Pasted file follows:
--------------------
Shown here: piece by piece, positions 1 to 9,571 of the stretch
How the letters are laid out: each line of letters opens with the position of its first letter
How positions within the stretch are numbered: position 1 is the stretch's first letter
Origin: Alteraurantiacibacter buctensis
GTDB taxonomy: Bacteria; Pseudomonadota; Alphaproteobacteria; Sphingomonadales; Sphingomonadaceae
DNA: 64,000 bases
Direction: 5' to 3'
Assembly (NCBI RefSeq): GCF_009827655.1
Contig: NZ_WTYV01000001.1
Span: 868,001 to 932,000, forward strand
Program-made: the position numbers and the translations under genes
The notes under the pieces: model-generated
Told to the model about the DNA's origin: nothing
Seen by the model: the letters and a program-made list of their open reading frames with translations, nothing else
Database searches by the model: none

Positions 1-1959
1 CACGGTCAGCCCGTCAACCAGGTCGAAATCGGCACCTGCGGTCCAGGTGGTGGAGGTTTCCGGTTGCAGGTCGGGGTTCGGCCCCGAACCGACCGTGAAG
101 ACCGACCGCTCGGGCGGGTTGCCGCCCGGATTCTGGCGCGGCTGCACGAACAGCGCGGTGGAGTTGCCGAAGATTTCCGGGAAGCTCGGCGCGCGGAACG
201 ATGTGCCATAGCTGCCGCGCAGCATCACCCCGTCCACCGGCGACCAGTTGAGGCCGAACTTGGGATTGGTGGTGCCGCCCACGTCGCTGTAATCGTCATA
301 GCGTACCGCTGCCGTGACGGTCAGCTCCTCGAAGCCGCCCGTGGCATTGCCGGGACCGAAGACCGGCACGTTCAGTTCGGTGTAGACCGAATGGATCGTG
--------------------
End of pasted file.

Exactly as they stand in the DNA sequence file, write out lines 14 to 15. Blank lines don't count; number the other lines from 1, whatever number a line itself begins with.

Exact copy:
Seen by the model: the letters and a program-made list of their open reading frames with translations, nothing else
Database searches by the model: none